Brett: It sounds like what you are speaking to there is grieving the connection you had so that you can find the connection that is available and how deeply you can connect with the person as they are and stay with yourself and your needs.

Joe: Without sacrificing yourself. You aren’t doing anybody any good by sacrificing yourself in it. If you do sacrifice yourself in it long enough, either you are going to join them in their swirl or you are going to resent them and lash out at some point, neither of which is going to feel good.

Brett: Thank you, Joe. Thank you, Calvin.

Joe: There is one other piece, just for Calvin. I would say boundaries are a really important process, so listen to the boundary. Boundaries are really important with mental health. Some of the biggest part of self care is the boundaries.

Brett: It reminds me of something you have mentioned before is a lot of the addicts' anonymous groups have groups for the people who are supporting or are entangled. I think the same thing can be true for mental health. You need support.

Joe: Exactly.

35:27 Brett: Thank you, Calvin. The next one comes from Bryce. Bryce asks what it means or looks like to be patient with our own growth process. What are some practices that can help with patience?

Joe: That’s a lovely question. It was such an interesting question. The reason it is interesting is I am wondering what the question would be like if you asked me what it is like to be patient with somebody else and how that question is hard to make sense of. It is hard to make sense of how you can be patient with yourself, but I notice if we are trying to be patient, we are not. That’s what I notice. The idea of trying to be patient is not patience. You are kind of asking me how to be patient, but there is also the question in there of how to try to be patient. I want to make that distinction. Don’t try to be patient with yourself. It isn’t patience.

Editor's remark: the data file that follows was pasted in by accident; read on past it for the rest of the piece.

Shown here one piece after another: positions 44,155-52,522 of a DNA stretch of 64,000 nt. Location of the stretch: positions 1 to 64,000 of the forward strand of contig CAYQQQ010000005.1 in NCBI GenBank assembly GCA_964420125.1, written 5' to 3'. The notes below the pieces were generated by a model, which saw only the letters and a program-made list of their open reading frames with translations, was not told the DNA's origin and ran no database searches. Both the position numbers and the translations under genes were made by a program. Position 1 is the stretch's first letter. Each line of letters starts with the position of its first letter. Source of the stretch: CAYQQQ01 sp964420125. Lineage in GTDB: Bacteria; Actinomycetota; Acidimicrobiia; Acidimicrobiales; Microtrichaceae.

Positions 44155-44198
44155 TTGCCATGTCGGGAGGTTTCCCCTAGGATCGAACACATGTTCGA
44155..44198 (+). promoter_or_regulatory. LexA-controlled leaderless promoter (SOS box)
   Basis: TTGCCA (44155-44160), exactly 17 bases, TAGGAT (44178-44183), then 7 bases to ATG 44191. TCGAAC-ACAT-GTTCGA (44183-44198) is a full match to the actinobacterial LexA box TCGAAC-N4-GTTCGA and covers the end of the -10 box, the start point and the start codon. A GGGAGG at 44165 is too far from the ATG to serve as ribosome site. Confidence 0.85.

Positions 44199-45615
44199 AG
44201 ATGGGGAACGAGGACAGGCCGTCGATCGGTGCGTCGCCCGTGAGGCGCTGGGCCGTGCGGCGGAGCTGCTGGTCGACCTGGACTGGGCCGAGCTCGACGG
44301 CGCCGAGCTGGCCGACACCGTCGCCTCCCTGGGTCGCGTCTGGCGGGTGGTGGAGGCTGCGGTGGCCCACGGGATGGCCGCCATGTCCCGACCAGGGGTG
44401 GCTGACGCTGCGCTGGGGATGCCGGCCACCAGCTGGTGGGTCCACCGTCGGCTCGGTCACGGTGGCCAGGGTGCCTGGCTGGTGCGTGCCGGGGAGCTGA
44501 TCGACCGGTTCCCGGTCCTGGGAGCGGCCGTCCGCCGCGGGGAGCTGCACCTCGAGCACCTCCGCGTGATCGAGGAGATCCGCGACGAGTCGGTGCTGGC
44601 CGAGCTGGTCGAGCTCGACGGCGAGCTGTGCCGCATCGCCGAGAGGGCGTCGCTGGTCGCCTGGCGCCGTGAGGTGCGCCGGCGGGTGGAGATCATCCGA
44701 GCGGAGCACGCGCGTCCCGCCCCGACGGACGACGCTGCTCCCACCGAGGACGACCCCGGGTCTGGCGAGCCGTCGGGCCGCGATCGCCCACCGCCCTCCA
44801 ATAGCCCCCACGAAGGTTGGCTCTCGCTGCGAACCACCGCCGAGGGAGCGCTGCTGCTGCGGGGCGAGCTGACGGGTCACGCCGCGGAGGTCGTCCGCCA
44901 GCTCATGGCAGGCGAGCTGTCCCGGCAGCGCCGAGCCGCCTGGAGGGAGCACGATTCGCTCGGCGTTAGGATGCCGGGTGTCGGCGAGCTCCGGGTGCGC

What I would say is maybe the word that’s easier is gentleness, how to be gentle with yourself. Being gentle with yourself is being grateful for the transformation that’s been happening. That also accelerates the transformation and the growth. For me, the biggest hack in all of this is to regularly, daily give yourself gratitude for the transformation that’s been happening and that is happening, the little wins of the day, the little ways you saw things differently that day, the little habits you didn’t do for a day even if you do them tomorrow. How do you give yourself the encouragement that isn’t meant to fix you? It is the encouragement that is just acknowledgement of what you have done.

Growth, transformation is easier if we feel good about what we are doing. If I think I’ve done 100 pushups and then I think I need to do more pushups, doing pushups isn’t fun. It can be like I did 100 pushups, hell yes, then I am more likely to want to do push ups the next day. How do you give yourself the gratitude? It doesn’t have to be yeah. It can be thank you, Bryce, for showing up again today and noticing that these thought patterns were getting in your way. Thank you for being here doing this gratitude practice again. Thank you for asking Joe a question. I believe Bryce meditates, so it can be thank you for meditating. To me, it is how to be grateful for the transformation you are having, see the abundance of that and see it is constantly happening around you. To me, that’s the best hack.

Brett: I have nothing to add to that. That’s really nice. Thank you, Bryce. I think that’s it for today. We have some more questions. Maybe we will get around to them on another episode. If you submitted a question and we didn’t get to it, I apologize. I would love to get to it.

Joe: If you have a question and you didn’t know this was possible, please drop the question. What are the ways they can drop?

Brett: You can tweet them to us on Twitter @artofaccomp. You can ask them on Circle if you are in any of our circle communities. You can also email them to us at

Joe: Instagram, too. You can find us on Instagram and pose a question there as well. Hopefully we will make a practice of this if we get enough good questions. We will keep on answering them here.

Brett: I would love to do this monthly or maybe even more if we start getting floods of questions.

Joe: That sounds great.

Brett: Thank you, everybody, listeners and all of the people who have been sharing this.

Joe: Thank you for helping the share numbers and the growth numbers. That just feels wonderful. I appreciate that.

Brett: Thank you, Joe. I appreciate you.